Biogeochemistry drives diversity in the prokaryotes, fungi, and invertebrates of a Panama forest
Final Published Version
Weiser, Michael D.
Michaletz, Sean T.
Enquist, Brian J.
Waide, Robert B.
Turner, Benjamin L.
Wright, S. Joseph
AffiliationUniv Arizona, Dept Ecol & Evolut Biol
MetadataShow full item record
CitationKaspari, M., Bujan, J., Weiser, M. D., Ning, D., Michaletz, S. T., Zhili, H., ... & Wright, S. J. (2017). Biogeochemistry drives diversity in the prokaryotes, fungi, and invertebrates of a Panama forest. Ecology, 98(8), 2019-2028.
RightsCopyright © 2017 by the Ecological Society of America.
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AbstractHumans are both fertilizing the world and depleting its soils, decreasing the diversity of aquatic ecosystems and terrestrial plants in the process. We know less about how nutrients shape the abundance and diversity of the prokaryotes, fungi, and invertebrates of Earth's soils. Here we explore this question in the soils of a Panama forest subject to a 13‐yr fertilization with factorial combinations of nitrogen (N), phosphorus (P), and potassium (K) and a separate micronutrient cocktail. We contrast three hypotheses linking biogeochemistry to abundance and diversity. Consistent with the Stress Hypothesis, adding N suppressed the abundance of invertebrates and the richness of all three groups of organisms by ca. 1 SD or more below controls. Nitrogen addition plots were 0.8 pH units more acidic with 18% more exchangeable aluminum, which is toxic to both prokaryotes and eukaryotes. These stress effects were frequently reversed, however, when N was added with P (for prokaryotes and invertebrates) and with added K (for fungi). Consistent with the Abundance Hypothesis, adding P generally increased prokaryote and invertebrate diversity, and adding K enhanced invertebrate diversity. Also consistent with the Abundance Hypothesis, increases in invertebrate abundance generated increases in richness. We found little evidence for the Competition Hypothesis: that single nutrients suppressed diversity by favoring a subset of high nutrient specialists, and that nutrient combinations suppressed diversity even more. Instead, combinations of nutrients, and especially the cation/micronutrient treatment, yielded the largest increases in richness in the two eukaryote groups. In sum, changes in soil biogeochemistry revealed a diversity of responses among the three dominant soil groups, positive synergies among nutrients, and–in contrast with terrestrial plants–the frequent enhancement of soil biodiversity.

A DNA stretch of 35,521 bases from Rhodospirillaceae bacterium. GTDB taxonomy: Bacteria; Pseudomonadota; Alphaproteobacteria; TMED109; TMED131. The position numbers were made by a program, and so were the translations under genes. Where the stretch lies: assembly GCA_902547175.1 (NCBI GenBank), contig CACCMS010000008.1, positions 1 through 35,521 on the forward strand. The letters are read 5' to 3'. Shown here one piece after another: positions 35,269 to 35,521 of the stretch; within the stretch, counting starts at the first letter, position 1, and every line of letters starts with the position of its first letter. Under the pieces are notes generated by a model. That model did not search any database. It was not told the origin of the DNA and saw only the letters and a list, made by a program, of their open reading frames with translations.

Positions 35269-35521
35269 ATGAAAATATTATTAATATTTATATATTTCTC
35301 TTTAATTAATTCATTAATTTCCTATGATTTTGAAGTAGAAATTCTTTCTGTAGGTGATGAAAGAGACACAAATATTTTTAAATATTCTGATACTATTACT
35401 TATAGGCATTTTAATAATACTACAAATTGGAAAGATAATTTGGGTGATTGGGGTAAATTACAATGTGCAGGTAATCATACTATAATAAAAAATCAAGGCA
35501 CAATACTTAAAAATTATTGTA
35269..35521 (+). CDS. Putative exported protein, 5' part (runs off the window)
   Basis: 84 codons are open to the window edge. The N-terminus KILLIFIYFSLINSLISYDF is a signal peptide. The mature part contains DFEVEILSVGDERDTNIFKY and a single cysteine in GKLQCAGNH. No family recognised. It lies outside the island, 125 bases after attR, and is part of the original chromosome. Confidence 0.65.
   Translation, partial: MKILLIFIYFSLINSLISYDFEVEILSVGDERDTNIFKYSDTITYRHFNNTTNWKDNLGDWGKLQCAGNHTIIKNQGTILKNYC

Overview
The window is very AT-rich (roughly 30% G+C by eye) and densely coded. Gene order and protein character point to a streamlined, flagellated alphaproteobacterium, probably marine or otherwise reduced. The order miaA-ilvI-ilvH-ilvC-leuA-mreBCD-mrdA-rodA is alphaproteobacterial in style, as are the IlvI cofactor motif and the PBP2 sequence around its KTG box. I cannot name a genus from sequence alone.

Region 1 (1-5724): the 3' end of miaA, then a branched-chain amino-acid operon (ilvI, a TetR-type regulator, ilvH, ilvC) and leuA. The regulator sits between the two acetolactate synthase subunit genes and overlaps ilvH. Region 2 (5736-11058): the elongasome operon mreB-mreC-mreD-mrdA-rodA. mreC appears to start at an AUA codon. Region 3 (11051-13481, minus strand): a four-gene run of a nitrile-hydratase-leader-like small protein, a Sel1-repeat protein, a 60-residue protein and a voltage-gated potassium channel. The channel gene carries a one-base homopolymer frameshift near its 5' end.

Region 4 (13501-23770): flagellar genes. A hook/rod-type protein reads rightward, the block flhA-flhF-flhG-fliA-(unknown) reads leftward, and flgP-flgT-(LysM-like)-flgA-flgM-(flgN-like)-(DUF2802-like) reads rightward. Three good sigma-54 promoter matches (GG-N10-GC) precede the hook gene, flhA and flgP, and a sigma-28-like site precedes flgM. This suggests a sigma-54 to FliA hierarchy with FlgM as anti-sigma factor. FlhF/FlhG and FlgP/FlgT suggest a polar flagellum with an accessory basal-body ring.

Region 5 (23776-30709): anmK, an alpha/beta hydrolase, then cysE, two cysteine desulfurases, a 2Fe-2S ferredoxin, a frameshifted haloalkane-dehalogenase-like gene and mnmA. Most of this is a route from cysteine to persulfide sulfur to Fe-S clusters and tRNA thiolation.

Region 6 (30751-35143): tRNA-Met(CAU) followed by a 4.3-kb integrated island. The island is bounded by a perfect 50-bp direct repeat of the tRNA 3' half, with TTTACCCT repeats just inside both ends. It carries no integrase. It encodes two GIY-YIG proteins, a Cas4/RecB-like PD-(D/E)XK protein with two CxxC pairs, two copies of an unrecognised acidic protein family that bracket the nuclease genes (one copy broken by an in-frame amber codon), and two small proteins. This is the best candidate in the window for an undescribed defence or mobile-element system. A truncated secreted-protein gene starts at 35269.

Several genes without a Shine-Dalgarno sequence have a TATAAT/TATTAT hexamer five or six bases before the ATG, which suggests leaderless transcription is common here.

VersionFinal published version